]...it's not the decline of nursing only. It's healthcare in general. Maybe it's that we only view the past through rose-colored lenses, but it seems to me that it hasn't always been this way. In only the four or so years I've worked in healthcare, I've witnessed a slow yet steady sinking of the discipline of nursing into an endless sea of paperwork, checks and double-checks that help shelter from litigation, a useless array of CYA tests and medications, etc. How much easier would our jobs be as nurses if the fear of malpractice litigation wasn't forever hanging over our heads? Seems like it used to be that we felt pressure to provide the best care because someone's life, health, and happiness hung in the balance. Now, however, so many of us are propelled by the fear that our missed assessment or forgotten medication will result in our professional or financial ruin.
]"I'll be right in there with your pain medicine, right after I get all these boxes checked so that you can't sue me later on!"
]Don't misunderstand me: I don't lament the decline of nurses themselves. I work and have worked with wonderful nurses that I still strive to emulate.. nurses with keen eyes that pick up on key assessments, impeccable prioritization and time management, and great technical skills... But what kills me is to see these nurses practically chained to a chart or computer checking an endless amount of boxes that serve only minimize their risk of legal repercussions should the worst happen when they could be at the bedside (where they truly want to be, anyway) curing and comforting their patients.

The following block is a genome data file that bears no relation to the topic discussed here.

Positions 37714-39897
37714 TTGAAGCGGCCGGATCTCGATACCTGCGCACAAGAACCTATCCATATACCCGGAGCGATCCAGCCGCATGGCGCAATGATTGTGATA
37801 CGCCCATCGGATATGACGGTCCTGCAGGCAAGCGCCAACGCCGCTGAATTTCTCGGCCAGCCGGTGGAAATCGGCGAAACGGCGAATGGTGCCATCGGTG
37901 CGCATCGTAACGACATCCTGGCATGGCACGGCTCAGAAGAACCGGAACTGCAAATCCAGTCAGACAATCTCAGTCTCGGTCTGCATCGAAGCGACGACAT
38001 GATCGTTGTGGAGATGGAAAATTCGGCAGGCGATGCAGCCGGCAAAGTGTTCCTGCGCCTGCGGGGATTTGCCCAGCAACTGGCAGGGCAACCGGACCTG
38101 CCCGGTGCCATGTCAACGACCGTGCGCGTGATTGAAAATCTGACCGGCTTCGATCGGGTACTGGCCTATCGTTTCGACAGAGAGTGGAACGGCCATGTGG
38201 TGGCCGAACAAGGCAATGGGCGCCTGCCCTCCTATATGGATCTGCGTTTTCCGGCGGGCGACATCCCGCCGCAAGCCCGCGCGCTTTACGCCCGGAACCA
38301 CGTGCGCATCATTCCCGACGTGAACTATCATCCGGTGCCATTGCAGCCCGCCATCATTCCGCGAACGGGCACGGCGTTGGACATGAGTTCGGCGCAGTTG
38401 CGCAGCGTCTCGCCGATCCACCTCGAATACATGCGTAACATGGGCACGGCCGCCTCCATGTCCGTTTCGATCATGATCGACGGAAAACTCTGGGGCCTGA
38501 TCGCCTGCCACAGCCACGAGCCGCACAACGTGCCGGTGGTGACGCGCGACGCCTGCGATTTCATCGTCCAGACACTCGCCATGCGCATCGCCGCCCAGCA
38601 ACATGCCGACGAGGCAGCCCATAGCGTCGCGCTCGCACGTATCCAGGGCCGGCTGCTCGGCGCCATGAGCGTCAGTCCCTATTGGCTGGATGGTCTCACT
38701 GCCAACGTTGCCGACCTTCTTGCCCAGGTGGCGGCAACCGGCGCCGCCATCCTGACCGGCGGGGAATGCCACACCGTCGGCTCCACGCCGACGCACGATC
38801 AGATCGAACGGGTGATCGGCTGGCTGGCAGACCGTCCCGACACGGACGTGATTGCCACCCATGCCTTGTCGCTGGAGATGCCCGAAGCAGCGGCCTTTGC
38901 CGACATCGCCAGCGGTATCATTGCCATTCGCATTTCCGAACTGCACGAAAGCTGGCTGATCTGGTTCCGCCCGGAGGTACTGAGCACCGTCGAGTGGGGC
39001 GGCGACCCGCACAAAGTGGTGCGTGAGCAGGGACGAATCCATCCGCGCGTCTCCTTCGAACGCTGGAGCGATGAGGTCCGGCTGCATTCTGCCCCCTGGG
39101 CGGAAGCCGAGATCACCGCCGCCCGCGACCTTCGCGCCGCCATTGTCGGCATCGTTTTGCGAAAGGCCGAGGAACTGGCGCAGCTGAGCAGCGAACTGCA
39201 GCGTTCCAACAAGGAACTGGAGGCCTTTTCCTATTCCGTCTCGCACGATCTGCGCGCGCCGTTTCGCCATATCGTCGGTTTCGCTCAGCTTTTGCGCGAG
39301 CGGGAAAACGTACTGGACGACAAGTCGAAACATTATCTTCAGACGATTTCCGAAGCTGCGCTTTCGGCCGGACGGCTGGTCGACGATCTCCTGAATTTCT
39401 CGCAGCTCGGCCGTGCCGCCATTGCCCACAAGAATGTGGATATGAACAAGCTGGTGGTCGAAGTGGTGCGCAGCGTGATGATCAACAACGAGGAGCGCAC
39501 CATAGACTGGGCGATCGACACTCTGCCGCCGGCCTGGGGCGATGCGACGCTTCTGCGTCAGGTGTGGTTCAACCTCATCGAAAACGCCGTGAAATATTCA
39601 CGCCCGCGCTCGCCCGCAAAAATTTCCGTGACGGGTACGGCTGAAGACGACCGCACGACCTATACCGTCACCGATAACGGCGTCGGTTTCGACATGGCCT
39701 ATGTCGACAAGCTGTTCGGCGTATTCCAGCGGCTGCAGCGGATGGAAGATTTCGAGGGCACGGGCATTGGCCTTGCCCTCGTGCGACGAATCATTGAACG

]I love recovering fresh CABG patients. Usually there are two other nurses in the room helping me to get the patient settled in, drawing stat labs, arranging chest tubes, documenting, etc. But I get to take a step back and, if only for a moment, devote all my attention to that patient. What's the cardiac output? How does that PA waveform look? Are the chest tubes draining ok? What does the patient need? Colloids? Pressors? Inotropes? After all these questions are answered and the patient has stabilized the high tends to wear off quickly. I snap back to reality when I return to the chart and see the mountain of safety checks, restraint documentations, and falls precautions assessments that have accumulated while I worked to keep my patient alive.
]So, what's a young RN to do? Deal with it, I guess. Continue to improve my time management so as to accommodate both patient care and all this documentation.
]Anyone else feel this way? I just needed to decompress, I think. Thanks for reading.